Not quite a baby boom

By TPN/Lusa, in News · 21-07-2019 14:00:00 · 0 Comments
Not quite a baby boom

More than 42,100 children were born in the first half of the year in Portugal, the highest number since 2016, but not nearly enough to declare a baby boom

In the first six months of 2019 the programme studied results from 42,138 newborns, 352 more than the 41,786 studied in the same period last year, according to the data coordinated by the Neonatal Screening Unit in the Department of Human Genetics of the Ricardo Jorge National Health Institute (INSA). In 2017, the figure was 41,689.

To find a higher total than that for the first half of this year you have to go back to the first half of 2016, when 42,758 infants were studied.

In terms of annual totals, last year saw 86,827 newborns, up from 86,180 in 2017. That was down from 87,577 in 2016, which in turn was up from 85,056 in 2015.

According to the Ricardo Jorge Institute, more than 3.8 million children have been screened in the 40 years that the heel prick test has been part of universal health procedures. A total of 2,132 children with rare genetic diseases were detected in this way, ensuring that treatment could be initiated swiftly.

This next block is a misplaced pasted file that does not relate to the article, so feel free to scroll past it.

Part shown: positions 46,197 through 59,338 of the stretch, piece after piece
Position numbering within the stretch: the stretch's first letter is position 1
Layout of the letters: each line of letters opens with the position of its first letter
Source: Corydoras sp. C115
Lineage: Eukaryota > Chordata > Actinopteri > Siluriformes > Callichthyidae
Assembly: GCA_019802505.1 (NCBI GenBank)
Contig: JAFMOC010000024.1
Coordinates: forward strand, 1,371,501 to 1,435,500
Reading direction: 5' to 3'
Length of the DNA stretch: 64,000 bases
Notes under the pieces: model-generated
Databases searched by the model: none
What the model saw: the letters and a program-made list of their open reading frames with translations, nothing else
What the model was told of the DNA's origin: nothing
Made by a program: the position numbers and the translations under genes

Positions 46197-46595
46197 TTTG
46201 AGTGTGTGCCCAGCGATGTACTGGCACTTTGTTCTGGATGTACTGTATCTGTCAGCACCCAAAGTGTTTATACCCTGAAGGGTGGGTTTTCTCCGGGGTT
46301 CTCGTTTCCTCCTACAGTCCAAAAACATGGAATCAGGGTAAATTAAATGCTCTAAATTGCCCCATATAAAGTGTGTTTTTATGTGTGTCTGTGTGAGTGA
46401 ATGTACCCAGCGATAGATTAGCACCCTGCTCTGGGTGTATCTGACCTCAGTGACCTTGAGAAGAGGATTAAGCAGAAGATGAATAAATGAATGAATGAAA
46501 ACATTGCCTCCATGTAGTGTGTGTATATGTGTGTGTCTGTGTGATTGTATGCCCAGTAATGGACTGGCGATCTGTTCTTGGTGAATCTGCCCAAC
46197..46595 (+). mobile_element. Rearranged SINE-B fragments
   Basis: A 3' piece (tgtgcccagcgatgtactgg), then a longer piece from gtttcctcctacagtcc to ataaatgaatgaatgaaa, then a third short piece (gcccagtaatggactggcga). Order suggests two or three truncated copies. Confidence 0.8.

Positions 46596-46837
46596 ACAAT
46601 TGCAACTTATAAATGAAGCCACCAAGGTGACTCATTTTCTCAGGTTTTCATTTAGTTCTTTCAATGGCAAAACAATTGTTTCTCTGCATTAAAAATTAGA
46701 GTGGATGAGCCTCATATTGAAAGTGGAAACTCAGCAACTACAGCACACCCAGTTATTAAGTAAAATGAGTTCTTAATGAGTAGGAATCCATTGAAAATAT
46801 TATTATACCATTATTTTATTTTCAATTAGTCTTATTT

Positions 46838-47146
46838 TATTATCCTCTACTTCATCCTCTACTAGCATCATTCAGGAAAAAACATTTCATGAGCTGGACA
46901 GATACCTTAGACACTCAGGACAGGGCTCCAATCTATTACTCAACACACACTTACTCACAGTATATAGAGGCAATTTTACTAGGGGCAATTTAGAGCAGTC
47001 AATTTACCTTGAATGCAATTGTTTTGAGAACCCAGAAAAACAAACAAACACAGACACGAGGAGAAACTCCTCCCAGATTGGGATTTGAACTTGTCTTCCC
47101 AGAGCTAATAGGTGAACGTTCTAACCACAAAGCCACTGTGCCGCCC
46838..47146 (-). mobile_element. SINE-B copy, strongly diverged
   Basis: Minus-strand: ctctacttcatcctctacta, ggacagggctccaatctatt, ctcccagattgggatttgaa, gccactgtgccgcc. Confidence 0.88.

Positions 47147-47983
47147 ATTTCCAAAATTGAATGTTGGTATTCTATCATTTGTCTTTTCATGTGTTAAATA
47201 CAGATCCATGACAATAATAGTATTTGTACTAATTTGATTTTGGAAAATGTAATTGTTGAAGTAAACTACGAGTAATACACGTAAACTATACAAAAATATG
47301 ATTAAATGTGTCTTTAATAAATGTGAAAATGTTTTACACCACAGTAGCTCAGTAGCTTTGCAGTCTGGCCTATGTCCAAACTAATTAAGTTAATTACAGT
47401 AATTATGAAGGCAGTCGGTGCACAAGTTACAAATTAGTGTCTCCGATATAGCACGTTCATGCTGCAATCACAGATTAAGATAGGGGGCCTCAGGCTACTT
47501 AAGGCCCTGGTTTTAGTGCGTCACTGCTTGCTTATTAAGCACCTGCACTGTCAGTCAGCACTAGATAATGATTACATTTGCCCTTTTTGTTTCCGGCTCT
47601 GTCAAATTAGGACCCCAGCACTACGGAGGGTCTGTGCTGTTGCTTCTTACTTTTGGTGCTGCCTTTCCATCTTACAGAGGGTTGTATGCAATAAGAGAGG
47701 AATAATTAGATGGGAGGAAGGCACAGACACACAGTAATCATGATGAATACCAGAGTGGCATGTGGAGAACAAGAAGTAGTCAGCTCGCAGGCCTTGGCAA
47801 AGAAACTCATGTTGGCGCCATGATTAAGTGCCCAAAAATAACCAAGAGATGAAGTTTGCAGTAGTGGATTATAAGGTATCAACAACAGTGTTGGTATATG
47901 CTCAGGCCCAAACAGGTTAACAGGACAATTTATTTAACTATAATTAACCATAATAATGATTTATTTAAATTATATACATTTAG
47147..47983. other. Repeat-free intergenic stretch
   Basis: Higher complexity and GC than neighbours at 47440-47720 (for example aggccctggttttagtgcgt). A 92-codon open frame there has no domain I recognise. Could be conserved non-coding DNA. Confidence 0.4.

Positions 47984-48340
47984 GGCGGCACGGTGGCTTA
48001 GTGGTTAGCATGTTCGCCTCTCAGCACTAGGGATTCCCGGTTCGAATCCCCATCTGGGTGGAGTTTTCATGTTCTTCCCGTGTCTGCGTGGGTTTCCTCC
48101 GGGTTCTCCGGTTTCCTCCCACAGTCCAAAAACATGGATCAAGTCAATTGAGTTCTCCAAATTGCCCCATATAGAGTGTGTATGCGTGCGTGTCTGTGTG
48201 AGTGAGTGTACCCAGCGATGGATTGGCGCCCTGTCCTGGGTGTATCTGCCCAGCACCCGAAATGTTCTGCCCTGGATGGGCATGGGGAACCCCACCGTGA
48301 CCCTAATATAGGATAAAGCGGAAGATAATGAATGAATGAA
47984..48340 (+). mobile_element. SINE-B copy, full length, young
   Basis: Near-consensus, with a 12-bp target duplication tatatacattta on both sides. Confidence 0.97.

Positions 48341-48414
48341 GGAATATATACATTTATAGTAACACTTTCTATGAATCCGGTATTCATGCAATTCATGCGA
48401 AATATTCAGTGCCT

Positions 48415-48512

Of those cases, 779 involved metabolic diseases, 1,304 of congenital hypothyroidism and 49 of cystic fibrosis, according to the institute.

The programme began in in Portugal in 1979 with the screening for phenylketonuria, which is relatively prevalent in Portugal, with one case for each 10,867 births. Two years later the test began to include congenital hyperthyroidism, whose prevalence is one case per 2,892 births.

The heel prick text is normally performed between the third and sixth day after birth, and involves taking a few drops of blood by pricking the baby's foot.

Although it is not mandatory, coverage is currently 99.5%, with the mean time of the start of treatment for any diseases found just 9.9 days. When the programme started, coverage was 6.4% and treatment started on average after 28.5 days.


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